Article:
Germany’s national competition regulator, the Bundeskartellamt, has continued its investigative charge against big tech — announcing that it’s opened two proceedings into Google.
The move follows earlier proceedings targeting Amazon and Facebook — both of which are also looking to determine whether their businesses are of “paramount significance for competition across markets”, as German competition law puts it. (The regulator is also probing Facebook’s tying of Oculus to Facebook accounts.)
In Google’s case, one of Bundeskartellamt’s new proceedings will confirm whether amended competition rules, which came into force in January, apply in its case — which would enable the FCO to target it with proactive interventions in the interests of fostering digital competition.
The second, parallel procedure will see the Federal Cartel Office (FCO) undertake an in-depth analysis of Google’s data processing terms in a move that looks intended to avoid wasting time — i.e., that its working assumption is that Google/Alphabet’s business meets the legal bar in the GWB Digitalisation Act.
By running the two Google procedures in parallel, the German competition regulator will be in a position to act faster — assuming the first proceeding confirms it can indeed intervene.
The second probe running alongside would then identify potential problems to shape any intervention — with the FCO saying, for example, that it will look at whether Google/Alphabet “makes the use of services conditional on the users agreeing to the processing of their data without giving them a sufficient choice as to whether, how and for what purpose such data are processed”.
It also says it will “examine the extent to which the terms provide Google with an opportunity to process data on an extensive cross-service basis” and will seek to clarify “how the company’s data processing policy applies to the processing of user data obtained from third-party websites and apps” (such as through Google’s advertising services).
Another critical element of the proceeding will aim to establish what choice users actually have about Google’s data processing, with the FCO noting that protecting consumer choice is a primary aim of competition law.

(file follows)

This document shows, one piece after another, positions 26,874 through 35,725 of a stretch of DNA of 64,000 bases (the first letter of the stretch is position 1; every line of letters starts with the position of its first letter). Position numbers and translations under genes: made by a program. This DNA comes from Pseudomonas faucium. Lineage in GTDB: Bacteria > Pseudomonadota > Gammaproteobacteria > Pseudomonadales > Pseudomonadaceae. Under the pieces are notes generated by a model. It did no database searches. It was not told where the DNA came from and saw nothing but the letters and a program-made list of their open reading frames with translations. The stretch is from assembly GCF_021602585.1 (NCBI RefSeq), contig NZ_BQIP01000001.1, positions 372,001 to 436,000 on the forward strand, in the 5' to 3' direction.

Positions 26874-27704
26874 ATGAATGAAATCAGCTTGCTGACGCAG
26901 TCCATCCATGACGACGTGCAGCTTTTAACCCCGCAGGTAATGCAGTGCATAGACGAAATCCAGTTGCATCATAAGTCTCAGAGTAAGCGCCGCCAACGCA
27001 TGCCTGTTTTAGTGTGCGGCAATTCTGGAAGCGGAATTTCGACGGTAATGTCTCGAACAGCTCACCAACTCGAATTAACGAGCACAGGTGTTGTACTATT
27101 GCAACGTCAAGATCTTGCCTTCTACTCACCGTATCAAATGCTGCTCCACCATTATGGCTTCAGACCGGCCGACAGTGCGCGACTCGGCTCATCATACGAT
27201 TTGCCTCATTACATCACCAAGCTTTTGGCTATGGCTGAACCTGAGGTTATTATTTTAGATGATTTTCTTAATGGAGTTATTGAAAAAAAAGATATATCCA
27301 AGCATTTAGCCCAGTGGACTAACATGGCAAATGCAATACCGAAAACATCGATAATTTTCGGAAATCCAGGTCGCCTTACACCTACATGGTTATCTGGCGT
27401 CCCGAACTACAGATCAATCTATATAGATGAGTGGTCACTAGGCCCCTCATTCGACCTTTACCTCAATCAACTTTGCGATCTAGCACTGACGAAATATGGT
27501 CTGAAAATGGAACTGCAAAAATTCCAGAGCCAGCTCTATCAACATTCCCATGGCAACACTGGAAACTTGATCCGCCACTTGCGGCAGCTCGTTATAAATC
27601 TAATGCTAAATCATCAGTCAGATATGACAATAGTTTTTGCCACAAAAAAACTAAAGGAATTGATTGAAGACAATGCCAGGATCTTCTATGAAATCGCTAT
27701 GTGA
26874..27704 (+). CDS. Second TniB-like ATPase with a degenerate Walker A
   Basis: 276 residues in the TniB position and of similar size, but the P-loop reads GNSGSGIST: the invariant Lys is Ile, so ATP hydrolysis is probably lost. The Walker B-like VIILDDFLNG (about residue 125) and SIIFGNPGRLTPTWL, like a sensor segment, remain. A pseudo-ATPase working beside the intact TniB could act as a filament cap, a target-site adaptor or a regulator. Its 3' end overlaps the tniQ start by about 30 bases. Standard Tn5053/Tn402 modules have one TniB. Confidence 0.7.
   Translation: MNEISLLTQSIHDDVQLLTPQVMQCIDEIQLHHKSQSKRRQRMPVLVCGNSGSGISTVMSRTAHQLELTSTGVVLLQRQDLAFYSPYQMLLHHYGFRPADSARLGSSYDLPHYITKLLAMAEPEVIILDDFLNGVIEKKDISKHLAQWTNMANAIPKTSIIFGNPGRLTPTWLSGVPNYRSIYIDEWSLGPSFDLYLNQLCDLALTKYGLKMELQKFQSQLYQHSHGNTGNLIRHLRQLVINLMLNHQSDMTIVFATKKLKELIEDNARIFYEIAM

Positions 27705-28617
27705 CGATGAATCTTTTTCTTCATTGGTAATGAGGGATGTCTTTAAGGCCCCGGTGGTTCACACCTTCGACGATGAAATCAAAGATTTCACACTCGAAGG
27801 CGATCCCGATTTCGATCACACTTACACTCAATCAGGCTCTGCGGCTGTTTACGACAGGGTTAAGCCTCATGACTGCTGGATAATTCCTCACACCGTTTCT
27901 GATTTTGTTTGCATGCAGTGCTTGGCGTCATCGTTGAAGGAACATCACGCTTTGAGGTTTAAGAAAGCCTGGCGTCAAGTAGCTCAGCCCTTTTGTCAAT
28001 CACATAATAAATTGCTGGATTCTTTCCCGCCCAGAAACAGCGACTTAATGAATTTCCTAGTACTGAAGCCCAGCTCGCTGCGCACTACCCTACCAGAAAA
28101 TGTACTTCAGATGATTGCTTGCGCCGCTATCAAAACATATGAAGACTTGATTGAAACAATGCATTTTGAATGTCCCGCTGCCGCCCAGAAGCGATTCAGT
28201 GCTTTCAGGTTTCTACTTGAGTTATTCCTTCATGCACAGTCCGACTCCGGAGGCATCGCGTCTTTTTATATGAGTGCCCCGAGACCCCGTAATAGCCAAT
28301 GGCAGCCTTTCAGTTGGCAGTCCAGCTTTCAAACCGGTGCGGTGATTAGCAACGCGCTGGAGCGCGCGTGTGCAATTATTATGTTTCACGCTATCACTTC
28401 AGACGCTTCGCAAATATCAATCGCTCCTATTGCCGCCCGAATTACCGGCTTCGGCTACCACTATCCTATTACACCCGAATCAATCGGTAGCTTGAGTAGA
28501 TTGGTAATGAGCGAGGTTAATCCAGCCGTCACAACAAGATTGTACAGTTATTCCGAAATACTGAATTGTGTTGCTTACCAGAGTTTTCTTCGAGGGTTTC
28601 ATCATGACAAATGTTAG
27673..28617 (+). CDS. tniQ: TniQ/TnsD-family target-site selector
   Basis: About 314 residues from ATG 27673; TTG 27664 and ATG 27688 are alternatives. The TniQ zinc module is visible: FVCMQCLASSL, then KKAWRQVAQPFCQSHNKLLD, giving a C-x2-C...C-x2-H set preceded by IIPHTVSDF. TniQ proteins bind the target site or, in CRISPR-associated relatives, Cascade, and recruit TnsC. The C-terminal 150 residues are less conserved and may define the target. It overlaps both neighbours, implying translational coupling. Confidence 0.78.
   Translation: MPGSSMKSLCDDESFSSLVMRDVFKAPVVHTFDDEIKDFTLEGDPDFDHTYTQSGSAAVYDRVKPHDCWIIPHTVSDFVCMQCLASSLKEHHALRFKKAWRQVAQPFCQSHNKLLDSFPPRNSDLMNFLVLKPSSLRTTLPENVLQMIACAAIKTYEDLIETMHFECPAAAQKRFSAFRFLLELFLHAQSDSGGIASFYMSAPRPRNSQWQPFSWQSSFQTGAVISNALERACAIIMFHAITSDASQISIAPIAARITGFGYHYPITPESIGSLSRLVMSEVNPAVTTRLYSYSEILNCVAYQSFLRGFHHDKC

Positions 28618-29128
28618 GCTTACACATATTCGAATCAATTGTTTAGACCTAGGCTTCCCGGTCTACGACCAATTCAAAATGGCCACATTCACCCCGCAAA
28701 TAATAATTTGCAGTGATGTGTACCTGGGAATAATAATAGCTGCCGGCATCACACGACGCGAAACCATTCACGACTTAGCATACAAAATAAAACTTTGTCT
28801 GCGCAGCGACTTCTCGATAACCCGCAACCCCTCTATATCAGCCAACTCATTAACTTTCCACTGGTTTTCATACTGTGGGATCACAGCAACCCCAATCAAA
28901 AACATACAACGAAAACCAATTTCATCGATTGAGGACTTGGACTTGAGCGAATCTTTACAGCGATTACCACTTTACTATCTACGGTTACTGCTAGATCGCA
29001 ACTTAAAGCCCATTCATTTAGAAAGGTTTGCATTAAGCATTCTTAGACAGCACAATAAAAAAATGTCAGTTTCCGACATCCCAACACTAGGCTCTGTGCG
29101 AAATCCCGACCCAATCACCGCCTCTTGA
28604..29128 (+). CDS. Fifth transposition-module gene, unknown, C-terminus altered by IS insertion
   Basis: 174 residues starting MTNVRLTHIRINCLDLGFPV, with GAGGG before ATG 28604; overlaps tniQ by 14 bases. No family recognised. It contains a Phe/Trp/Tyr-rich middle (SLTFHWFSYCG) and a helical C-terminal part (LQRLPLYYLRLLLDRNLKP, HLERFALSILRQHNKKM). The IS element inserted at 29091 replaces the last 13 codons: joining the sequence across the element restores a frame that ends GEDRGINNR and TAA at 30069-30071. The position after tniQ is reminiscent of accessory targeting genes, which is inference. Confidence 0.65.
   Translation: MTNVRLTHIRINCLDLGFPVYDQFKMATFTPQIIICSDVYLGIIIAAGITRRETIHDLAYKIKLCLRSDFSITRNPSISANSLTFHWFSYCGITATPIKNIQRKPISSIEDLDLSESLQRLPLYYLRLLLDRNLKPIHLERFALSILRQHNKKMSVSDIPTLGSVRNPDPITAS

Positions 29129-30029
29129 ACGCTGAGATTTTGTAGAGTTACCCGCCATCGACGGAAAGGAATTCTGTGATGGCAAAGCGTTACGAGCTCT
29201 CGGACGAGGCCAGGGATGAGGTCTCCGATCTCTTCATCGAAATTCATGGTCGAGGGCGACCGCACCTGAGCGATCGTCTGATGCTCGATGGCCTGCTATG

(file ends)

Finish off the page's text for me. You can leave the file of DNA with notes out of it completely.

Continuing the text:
Given those focus points, it’s possible to imagine a future order from the FCO to Google. It could require it to simplify how it asks users for consent, ensure genuine choice, and shrink its ability to link first-party user data with information obtained on people elsewhere online.
Commenting in a statement, Andreas Mundt, president of the Bundeskartellamt, said: “An ecosystem which extends across various markets may be an indication that a company holds such a market position [i.e., whether it is of paramount significance across markets]. It is often tough for other companies to challenge this position of power. Due to the large number of digital services offered by Google, such as the Google search engine, YouTube, Google Maps, the Android operating system, or the Chrome browser, the company could be considered to be of paramount significance for competition across markets.”
“Google’s business model relies to a considerable extent on processing data relating to its users. Due to its established access to data relevant for competition, Google enjoys a strategic advantage. We will therefore take a close look at the company’s data processing terms. A key question in this context is whether consumers wishing to use Google’s services have a good choice as to how Google will use their data,” he added.
Reached for comment on the FCO proceedings, Google said it will fully cooperate with the FCO’s process but rejected the charge that people are forced to use its services — further claiming in a statement attributed to a spokesperson, Ralf Bremer, that it offers “simple controls” so people can “limit” its use of their information:
The Bundeskartellamt‘s in-depth probe of Google’s data processing terms picks up on lengthy running criticism that the tech giant relies on forced and/or manipulative consent from users to obtain their data. Whereas the pan-EU legal standard, if consent is used as a legal basis to process people’s information, should be clear, informed, and freely given.
In 2019 Google was fined $57M by France’s data protection watchdog under the EU’s General Data Protection Regulation (GDPR) over a failure to provide “sufficiently clear” information to Android users when it sought their consent to use their data for targeted ads.
However, after the CNIL’s action, the tech giant limited its exposure to the privacy regulation by changing the legal jurisdiction of where it processes European users’ data to Ireland.
The Irish Data Protection Commission (DPC) became Google’s lead data supervisor under the GDPR’s one-stop-shop mechanism. And the DPC has not decided a single GDPR complaint against Google — though it has several open investigations. It continues to face high-level criticism over its enforcement record on critical cross-border cases against big tech.